The Globular Amphore Culture
The sites of the Globular Amphora culture (GAC) can be found across broad swaths of Central and Eastern Europe. Between 3100 and 2700 BC, its distribution area extended from the Elbe-Weser-region in the west to the Dniepr in the east. Natural expansion barriers include the Baltic Sea in the north and, roughly speaking, the German and Czech lower mountain ranges in the south, as well as the arc of the Carpathian Mountains. An internal differentiation into three subgroups has been established through previous research into this extensive archaeological complex. For the Western GAC, which covers the areas west of the Elbe River, the last comprehensive study was carried out in 1938. Since then, only regional studies have been pursued. The number of known sites has increased dramatically since then. Currently there are 900 sites in the project database, which can be used as a foundation for any further modern analyses.
Differentiation in Space and Time
Why does the differentiation in space and time of the GAC constitute one of the main research objectives? Research into this question can provide new evidence for the expansion of the GAC over such a vast territory. After classifying all the different kind of finds, mapping via ArcGIS will reveal regional elements and types. For the chronological differentiation, the correspondence analyses will prove the proper method to investigate the changes in shape and decoration of ceramics.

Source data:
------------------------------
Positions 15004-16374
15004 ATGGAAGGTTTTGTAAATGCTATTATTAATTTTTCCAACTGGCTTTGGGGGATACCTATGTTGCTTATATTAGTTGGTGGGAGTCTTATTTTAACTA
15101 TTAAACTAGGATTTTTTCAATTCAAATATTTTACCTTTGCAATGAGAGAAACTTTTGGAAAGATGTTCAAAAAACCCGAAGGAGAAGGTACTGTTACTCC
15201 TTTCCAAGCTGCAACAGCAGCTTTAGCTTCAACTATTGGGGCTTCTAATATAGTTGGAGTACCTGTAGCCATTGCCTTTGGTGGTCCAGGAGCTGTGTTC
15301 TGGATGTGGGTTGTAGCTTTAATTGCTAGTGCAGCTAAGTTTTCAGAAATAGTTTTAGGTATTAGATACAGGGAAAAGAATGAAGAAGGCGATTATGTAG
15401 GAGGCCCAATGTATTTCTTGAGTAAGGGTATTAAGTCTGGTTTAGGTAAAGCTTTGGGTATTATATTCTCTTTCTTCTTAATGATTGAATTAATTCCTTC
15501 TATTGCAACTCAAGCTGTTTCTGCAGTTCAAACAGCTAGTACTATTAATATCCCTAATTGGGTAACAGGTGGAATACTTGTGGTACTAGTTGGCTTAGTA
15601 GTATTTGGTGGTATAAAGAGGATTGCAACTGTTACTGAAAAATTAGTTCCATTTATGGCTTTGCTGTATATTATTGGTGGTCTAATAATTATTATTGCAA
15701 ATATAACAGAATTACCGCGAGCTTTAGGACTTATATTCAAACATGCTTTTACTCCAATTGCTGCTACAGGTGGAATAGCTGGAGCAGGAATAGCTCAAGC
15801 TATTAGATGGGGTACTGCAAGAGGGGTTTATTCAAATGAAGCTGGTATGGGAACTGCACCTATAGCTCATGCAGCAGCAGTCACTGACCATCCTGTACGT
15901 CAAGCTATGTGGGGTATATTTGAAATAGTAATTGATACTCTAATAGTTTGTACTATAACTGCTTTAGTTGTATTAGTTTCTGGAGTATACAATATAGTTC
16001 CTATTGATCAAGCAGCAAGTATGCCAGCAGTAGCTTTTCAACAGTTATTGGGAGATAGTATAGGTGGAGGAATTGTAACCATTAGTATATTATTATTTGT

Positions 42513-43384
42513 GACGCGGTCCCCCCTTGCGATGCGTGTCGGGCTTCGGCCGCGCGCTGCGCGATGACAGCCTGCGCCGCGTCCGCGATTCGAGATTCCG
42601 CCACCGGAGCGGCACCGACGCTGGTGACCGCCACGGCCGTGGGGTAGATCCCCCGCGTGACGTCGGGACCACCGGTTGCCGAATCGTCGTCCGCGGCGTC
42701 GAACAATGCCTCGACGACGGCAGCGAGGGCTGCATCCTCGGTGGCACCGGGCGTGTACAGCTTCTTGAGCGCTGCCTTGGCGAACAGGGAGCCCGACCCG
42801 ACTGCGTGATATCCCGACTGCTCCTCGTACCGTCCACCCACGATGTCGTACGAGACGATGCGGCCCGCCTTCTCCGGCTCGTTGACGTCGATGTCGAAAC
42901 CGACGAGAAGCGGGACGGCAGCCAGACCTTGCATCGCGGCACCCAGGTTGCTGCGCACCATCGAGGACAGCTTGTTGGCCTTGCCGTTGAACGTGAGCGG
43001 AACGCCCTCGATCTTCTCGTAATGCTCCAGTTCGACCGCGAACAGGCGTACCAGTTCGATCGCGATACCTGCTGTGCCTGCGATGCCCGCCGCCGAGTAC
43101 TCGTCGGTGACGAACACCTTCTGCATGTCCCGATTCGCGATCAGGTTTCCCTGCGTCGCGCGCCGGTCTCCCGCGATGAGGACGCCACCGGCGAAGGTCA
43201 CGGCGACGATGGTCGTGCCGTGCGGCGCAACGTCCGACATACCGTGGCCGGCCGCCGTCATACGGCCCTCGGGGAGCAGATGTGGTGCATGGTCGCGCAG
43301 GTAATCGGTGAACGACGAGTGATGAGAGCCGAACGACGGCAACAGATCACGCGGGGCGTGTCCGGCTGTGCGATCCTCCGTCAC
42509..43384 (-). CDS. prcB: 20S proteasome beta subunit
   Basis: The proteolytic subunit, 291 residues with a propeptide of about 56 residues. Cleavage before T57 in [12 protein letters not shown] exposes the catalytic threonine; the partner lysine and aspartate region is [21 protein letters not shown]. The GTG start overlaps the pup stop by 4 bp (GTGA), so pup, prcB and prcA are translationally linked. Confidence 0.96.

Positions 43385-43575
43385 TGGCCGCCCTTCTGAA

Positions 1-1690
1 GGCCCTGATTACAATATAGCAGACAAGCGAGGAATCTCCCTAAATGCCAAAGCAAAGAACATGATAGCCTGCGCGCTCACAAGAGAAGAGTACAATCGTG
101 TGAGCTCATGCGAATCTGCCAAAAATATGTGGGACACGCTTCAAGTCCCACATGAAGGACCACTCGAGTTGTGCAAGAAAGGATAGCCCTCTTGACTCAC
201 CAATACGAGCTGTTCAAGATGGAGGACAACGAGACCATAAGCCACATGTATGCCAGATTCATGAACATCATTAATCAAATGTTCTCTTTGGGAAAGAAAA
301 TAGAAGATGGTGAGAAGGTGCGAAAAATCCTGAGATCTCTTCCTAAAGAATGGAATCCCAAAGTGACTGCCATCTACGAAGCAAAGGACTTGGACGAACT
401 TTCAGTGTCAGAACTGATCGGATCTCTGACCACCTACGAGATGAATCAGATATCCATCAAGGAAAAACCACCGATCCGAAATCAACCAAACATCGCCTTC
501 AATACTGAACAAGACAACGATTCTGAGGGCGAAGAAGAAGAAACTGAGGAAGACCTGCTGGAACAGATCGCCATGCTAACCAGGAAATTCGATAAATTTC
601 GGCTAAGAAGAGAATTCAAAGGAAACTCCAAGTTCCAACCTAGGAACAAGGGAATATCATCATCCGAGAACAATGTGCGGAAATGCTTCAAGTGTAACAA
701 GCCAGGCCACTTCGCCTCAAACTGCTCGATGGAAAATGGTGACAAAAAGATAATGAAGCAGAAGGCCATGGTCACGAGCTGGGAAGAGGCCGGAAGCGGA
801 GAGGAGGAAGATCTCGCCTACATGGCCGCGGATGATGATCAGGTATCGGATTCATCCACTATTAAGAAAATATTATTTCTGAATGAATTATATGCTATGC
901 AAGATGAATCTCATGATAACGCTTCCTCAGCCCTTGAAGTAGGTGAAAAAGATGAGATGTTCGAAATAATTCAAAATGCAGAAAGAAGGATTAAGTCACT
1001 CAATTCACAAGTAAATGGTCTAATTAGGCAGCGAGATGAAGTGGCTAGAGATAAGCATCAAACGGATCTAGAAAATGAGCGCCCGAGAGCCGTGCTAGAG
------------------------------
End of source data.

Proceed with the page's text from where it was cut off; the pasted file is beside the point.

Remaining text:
Cultural and Anthropological Identity
Which observations can offer indications for investigations concerning the cultural and anthropological identity of this late Neolithic population? During the expansion of the GAC within the area being researched, a discernible transition from collective burials towards individual graves took place. This change in tradition offers one opportunity to obtain an insight into the awareness of identity demonstrated by the people concealed behind this archaeological complex. The expenses of grave constructions and the individual configuration of grave furniture seem to indicate a hierarchically structured society.
A further highly interesting aspect is the connection between some human burials and cattle burials or deposits. In particular, regularly observed deposits consisting of two animals in antithetic crouched position, which are widely interpreted as a harnessed bovine team, seem to be characteristic of the time period for the GAC. These findings underline the extraordinary status enjoyed by domestic animals, which is often used to argue that the agricultural practices of the GAC were mainly based on cattle breeding.
Individual interactions with contemporary neighbouring cultural groups reveal the problems caused by the use of the term ‘cultural group’ in connection with the GAC. Perhaps the GAC could be described as a Neolithic parallel society, which gradually integrated into the indigenous cultural environment through sharing of settlements and burial sites with local cultural groups. At the same time, the GAC clearly isolated itself and developed its own separate settlement clusters.
The Working Hypothesis
What were the reasons for the GAC’s integration with other local groups and its widespread expansion? One possibility could be the desire to access local raw materials, such as salt, amber, copper or flint. Or perhaps it was the complementary system of agriculture? The agricultural system in question permitted the opening up of previously unpopulated areas with less fertile soils. With the climatic decline, it offered the local cultural groups the acceptable alternative of subsistence agriculture, which then caused the further expansion of the GAC in those regions.